Nickel allergy treatments

Your favorite ring leaves a rash around your finger. Your earlobes turn red when you wear a pair of earrings.

As many as 10 to 15 percent of Americans suffer from a metal allergy. For these people, exposure to common metals, such as nickel, produces an allergic reaction. Many common items can bring about a metal contact allergy outbreak — including cellphones, belt buckles, car keys, zippers, and coins

You may notice symptoms such as itchiness, dry patches, and blistery rashes. These are signs of nickel dermatitis caused by your body’s immune system overreacting to metal exposure.

RELATED: How to Beat Your Spring Allergies

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Causes of Metal Allergies

Metal allergies are usually a reaction to nickel, which you come in contact with frequently. Items containing nickel include:

  • Jewelry.
  • Clothing fasteners (zippers, snaps, etc.).
  • Belt buckles.
  • Eyeglass frames.
  • Coins.
  • Keys.
  • Cell phones and other electronic devices.
  • Metal tools.
  • Medical devices.
  • Some foods.

In some cases, allergic reactions are also caused by cobalt and chromium.

What Does a Metal Allergy Look Like?

Metal allergy symptoms may include:

  • Redness or other changes in skin color.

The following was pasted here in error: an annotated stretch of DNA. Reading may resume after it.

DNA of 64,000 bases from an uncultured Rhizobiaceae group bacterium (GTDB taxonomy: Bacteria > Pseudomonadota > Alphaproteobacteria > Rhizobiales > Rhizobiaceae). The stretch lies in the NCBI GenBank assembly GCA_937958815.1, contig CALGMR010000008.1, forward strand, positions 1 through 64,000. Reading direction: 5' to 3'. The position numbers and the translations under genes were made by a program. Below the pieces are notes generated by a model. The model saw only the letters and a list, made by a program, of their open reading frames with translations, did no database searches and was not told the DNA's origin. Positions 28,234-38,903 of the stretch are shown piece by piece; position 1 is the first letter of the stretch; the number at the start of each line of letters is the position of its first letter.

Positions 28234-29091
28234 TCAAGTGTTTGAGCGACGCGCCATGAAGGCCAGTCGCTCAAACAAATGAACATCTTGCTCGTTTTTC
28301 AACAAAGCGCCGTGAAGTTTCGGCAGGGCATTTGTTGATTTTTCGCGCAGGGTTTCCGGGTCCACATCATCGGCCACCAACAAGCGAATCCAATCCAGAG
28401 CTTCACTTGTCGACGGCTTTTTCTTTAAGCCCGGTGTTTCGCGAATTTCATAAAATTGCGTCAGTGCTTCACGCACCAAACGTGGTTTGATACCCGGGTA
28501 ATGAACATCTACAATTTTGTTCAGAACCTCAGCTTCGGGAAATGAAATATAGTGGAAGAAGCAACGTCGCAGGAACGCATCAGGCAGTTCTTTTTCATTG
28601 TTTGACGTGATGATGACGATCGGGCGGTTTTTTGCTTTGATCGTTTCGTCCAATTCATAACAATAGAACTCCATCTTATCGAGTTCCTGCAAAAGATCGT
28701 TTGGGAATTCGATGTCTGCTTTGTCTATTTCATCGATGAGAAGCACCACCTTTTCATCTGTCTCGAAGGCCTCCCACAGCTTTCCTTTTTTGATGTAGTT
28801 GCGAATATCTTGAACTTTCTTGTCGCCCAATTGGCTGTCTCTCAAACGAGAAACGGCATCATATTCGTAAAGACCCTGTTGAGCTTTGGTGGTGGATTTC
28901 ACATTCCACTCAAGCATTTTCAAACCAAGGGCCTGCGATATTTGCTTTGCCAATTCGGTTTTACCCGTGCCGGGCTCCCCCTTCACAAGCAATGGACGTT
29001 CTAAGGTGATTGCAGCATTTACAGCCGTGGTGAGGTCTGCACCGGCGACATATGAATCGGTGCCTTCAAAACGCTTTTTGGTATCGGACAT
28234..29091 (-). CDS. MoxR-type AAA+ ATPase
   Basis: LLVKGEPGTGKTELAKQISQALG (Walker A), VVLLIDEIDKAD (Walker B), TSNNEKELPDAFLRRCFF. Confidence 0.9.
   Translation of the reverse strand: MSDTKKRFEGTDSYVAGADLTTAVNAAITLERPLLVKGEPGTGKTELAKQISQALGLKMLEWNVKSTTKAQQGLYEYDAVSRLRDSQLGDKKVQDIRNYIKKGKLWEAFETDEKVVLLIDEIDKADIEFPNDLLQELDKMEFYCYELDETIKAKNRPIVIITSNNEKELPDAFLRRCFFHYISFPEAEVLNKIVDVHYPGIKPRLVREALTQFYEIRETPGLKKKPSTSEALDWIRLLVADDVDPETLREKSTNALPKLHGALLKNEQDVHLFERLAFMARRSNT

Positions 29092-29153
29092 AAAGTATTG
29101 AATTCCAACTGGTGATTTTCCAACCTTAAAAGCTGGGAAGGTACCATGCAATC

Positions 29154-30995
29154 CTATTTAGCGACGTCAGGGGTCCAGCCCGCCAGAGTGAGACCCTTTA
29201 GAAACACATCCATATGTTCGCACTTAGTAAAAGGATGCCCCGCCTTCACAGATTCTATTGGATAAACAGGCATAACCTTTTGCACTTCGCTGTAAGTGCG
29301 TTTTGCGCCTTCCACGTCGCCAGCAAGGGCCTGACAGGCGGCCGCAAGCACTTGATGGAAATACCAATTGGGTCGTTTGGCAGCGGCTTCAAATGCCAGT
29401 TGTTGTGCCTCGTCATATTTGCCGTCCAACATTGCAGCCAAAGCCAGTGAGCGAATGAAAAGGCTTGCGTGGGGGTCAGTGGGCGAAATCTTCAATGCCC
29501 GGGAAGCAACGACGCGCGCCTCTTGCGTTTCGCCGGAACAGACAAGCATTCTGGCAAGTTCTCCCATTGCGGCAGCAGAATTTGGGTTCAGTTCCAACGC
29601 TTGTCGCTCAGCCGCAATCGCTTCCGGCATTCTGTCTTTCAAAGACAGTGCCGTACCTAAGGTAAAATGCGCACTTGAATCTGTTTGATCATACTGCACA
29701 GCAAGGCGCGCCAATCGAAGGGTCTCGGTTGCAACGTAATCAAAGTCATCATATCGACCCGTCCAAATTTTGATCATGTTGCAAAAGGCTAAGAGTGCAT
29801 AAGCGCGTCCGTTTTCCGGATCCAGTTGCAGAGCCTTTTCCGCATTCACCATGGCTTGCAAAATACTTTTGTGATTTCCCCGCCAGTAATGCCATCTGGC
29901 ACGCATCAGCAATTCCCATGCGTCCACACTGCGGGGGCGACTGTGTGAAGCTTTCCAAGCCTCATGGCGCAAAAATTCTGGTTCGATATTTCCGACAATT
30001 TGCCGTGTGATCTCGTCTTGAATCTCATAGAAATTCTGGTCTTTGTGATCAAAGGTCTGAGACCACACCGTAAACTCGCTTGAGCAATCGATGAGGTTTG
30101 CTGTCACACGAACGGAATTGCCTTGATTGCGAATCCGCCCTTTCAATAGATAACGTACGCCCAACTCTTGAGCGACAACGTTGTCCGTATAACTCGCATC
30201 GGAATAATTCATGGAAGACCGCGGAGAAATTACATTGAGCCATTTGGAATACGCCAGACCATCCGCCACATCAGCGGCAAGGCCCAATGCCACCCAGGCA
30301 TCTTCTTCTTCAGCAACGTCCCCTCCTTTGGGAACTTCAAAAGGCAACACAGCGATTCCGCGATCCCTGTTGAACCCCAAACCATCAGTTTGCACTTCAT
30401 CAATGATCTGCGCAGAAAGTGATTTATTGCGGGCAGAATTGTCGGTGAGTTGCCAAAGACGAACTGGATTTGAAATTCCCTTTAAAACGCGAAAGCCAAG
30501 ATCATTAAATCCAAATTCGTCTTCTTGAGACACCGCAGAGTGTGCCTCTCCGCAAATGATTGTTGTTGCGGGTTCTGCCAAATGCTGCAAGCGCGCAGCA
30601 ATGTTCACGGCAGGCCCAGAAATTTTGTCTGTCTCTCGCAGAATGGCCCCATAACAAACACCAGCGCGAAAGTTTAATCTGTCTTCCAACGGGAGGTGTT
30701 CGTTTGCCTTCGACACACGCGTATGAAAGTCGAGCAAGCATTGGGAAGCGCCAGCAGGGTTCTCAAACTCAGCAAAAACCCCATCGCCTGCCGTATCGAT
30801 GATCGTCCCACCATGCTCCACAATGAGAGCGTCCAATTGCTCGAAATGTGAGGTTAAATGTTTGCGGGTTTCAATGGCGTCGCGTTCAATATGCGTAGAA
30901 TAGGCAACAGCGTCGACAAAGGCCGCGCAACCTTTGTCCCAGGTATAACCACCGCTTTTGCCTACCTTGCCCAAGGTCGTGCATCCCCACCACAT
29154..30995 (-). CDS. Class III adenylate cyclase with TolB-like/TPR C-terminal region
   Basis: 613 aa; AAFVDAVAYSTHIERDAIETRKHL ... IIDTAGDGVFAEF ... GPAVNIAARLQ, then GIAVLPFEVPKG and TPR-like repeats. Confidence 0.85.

• Skin rash or bumps.
  • Itching.
  • Patches of dry skin.
  • Blisters (in severe cases).

In the case of a nickel contact allergy, symptoms may appear after your first exposure to nickel or after repeated contact with it.

Doctors aren’t sure why some people are prone to metal allergies. Once you’ve developed a reaction to nickel or another metal, your immune system will always be sensitive to it, causing reactions upon exposure.

When Should I See a Doctor About My Metal Allergy?

Talk to your doctor or dermatologist about rashes, blistering, and itchiness. Your doctor can diagnose your metal allergy by conducting allergy tests.

Nickel Allergy Treatments

Known allergies to nickel or other metals can be treated at home with simple, over-the-counter products. At-home nickel allergy treatments include:

  • Soothing lotions to ease itching.
  • Regular application of moisturizers to the skin.
  • Wet compresses to help heal blisters and ease itching.

See a doctor if these treatments do not alleviate the symptoms. If your rash is infected, doctors may treat it with antibiotics. Doctors may also prescribe the following medicines to reduce skin irritation:

  • Corticosteroid cream.
  • Nonsteroidal cream.
  • Oral corticosteroid or antihistamine.

To prevent an allergic reaction to metal, avoid contact with metals that irritate your skin. For example, choose nickel-free jewelry, cover electronics with protective cases, and prevent clothing closures like zippers and snaps from touching skin.

Editor's Note: This article was originally published on , and was last reviewed on .

About Dermatology

The UPMC Department of Dermatology diagnoses, treats, and manages numerous hair, skin, and nail conditions and diseases. We care for common and uncommon conditions, and our treatments include both surgical and nonsurgical options. We operate several specialty centers for various conditions. The UPMC Cosmetic Surgery and Skin Health Center is a comprehensive dermatologic laser facility, offering a full range of cosmetic services and procedures. With UPMC Hillman Cancer Center, we offer a Skin Cancer Program that provides complete care from screenings, diagnosis, treatment, and beyond. Find a dermatology provider near you.